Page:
Coco Chanel revolutionized the fashion industry in the 1920’s by designing and marketing casual outfits that were both elegant and comfortable to wear, a sharp contrast to bulky corsets and petticoats that were popular prior. Her designs helped give the 1920’s their iconic and distinct style and her fashion house is still producing stylish and unique clothes to this day.
Skills Ontario challenged students to follow in the footsteps of Coco and design and create a dress in the 1920’s style! Students were asked to use specific items such as “fabric” and only glue, staples, hole punch & yarn/string to “sew”.
If you’re looking for something to do this Spring, why not come to a Sudbury Catholic School play? Our students show off their talents in singing, dancing, acting, stage production and art with wonderful full length productions!
On Monday, April 23 the Final Concert of the Kiwanis Music Festival recognized the outstanding festival performances of many of our students!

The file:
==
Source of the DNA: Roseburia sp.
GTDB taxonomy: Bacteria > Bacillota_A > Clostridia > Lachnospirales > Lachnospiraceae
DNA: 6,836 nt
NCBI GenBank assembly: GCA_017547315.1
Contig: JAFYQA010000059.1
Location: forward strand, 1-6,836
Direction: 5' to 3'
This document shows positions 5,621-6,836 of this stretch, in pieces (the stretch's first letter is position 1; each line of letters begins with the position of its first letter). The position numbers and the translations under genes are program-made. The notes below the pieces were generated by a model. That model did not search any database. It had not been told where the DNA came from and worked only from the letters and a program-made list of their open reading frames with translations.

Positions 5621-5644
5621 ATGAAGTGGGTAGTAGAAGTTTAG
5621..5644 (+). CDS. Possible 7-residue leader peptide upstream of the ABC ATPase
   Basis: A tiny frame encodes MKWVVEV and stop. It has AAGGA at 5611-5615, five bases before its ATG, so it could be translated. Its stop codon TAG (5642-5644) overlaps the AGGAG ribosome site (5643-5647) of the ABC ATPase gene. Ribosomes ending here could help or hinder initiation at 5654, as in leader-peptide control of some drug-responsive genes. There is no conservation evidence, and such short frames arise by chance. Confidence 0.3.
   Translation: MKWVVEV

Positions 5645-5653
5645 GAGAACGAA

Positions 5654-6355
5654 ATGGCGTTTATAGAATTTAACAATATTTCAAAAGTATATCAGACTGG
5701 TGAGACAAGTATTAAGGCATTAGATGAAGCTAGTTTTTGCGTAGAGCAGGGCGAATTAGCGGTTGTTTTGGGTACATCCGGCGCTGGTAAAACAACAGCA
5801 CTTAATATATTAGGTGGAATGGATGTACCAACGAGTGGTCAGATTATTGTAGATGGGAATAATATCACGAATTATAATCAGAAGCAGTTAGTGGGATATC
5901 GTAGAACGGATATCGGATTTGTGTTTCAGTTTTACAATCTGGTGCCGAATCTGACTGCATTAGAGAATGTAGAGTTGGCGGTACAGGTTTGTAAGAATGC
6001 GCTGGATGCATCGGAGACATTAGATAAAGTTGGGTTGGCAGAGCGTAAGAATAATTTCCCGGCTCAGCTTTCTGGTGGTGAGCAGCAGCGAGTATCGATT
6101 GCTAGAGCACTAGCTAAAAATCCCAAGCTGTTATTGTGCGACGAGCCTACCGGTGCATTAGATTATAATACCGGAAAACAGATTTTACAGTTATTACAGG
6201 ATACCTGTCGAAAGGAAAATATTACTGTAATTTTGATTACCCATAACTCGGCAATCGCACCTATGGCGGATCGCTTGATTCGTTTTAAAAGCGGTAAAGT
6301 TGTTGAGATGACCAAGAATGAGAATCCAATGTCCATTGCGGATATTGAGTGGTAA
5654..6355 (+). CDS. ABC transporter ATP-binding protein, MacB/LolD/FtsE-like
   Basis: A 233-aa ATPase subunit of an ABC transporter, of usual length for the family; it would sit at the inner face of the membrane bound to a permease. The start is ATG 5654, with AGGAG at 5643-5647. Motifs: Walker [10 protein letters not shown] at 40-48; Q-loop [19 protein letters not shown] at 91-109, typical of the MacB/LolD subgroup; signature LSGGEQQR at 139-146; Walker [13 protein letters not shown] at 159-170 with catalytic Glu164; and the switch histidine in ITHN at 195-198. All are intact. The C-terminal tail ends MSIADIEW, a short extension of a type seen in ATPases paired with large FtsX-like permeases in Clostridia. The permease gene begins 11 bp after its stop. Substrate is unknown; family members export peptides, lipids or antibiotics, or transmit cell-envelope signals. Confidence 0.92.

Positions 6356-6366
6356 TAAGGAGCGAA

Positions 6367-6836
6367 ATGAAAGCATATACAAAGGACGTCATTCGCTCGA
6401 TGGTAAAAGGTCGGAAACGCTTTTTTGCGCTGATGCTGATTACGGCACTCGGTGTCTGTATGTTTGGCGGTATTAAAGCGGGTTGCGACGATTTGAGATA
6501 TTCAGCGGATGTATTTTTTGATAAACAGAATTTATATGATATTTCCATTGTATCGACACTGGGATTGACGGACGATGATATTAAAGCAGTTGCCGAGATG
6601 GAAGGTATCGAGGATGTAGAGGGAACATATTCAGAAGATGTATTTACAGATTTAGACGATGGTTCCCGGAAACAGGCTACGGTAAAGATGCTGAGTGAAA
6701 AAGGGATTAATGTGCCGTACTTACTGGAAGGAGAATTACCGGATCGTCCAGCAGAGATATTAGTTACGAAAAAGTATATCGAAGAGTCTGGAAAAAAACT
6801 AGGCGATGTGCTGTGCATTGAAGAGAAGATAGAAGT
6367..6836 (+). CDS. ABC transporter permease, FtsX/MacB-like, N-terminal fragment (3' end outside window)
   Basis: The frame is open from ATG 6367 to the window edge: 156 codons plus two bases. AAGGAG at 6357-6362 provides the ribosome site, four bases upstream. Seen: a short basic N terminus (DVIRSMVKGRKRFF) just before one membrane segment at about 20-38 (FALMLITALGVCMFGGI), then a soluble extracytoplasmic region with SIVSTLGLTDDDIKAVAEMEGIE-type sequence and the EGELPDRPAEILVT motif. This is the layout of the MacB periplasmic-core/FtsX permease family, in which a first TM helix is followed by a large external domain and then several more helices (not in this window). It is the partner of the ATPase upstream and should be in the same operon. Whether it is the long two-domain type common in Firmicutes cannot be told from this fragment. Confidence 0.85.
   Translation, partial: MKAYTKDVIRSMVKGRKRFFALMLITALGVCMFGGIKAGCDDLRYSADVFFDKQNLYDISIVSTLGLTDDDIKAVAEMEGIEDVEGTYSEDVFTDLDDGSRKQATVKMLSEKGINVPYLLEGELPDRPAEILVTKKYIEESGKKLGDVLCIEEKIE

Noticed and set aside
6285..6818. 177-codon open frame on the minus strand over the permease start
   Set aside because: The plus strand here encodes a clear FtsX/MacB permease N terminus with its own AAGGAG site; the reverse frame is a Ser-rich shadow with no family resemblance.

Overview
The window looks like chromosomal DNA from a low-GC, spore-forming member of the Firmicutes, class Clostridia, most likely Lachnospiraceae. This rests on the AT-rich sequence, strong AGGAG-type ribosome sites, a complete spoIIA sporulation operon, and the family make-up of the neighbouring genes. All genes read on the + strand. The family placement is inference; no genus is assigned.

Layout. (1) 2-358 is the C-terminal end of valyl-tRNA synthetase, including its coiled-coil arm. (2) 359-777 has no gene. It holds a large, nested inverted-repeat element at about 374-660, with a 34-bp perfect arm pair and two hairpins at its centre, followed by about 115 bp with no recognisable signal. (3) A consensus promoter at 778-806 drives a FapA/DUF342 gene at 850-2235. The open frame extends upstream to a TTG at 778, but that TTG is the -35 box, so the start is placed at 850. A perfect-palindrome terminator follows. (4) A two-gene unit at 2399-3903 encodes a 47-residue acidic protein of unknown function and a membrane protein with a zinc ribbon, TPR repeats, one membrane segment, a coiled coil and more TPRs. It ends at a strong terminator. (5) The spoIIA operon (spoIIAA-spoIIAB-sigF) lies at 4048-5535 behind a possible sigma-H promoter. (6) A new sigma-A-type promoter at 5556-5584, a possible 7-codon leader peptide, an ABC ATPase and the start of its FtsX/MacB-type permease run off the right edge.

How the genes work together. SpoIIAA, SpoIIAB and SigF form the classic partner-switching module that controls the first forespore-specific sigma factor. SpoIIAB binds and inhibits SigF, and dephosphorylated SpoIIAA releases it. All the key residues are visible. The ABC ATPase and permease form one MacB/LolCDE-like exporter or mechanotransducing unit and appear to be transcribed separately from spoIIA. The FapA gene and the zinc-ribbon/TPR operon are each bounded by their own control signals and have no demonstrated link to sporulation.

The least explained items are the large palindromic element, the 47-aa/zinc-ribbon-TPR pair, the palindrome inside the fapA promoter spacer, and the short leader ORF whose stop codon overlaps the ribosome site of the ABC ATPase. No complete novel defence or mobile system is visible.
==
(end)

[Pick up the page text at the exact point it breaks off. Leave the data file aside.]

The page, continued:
Many students won individual awards for their vocal and instrumental performances! The Sudbury Catholic Schools Band was awarded Top Elementary School Concert Band, while the Marymount Academy Brass Quartet was awarded for for Secondary School Brass Ensemble!
We wish to congratulate all the participants in this year’s Kiwanis festival on a job well done! View all the participants in this year’s festival at the following link
Last week, the Sudbury Blue Door Soup Kitchen celebrated 35 years of “opening doors for people in need”. Marymount Marymount Academy has a long-standing partnership with the Blue Door Soup Kitchen – for the past several years, the Grade 9 students have had the opportunity to volunteer there as a way of putting their Religion curriculum into practice through service to others. This year, for the anniversary, Marymount art students contributed by painting this beautiful mural across their interior wall, making it a focal point for the centre. Congratulations Mykenzie Douglas, Shaleigh Wisniewski & Taylor Lapierre-Grignon for all your hard work!
Congratulations to two Marymount Academy elementary students for being recognized in the Royal Canadian Legion’s province-wide Literary and Poster Contests!
Both girls came in second place in the province. Lena Fedorowich took home a silver medal for her essay titled “Remembering the Lost” and Sofya Mishchenko for her poster reminding people to “Wear a Poppy” on November 11th.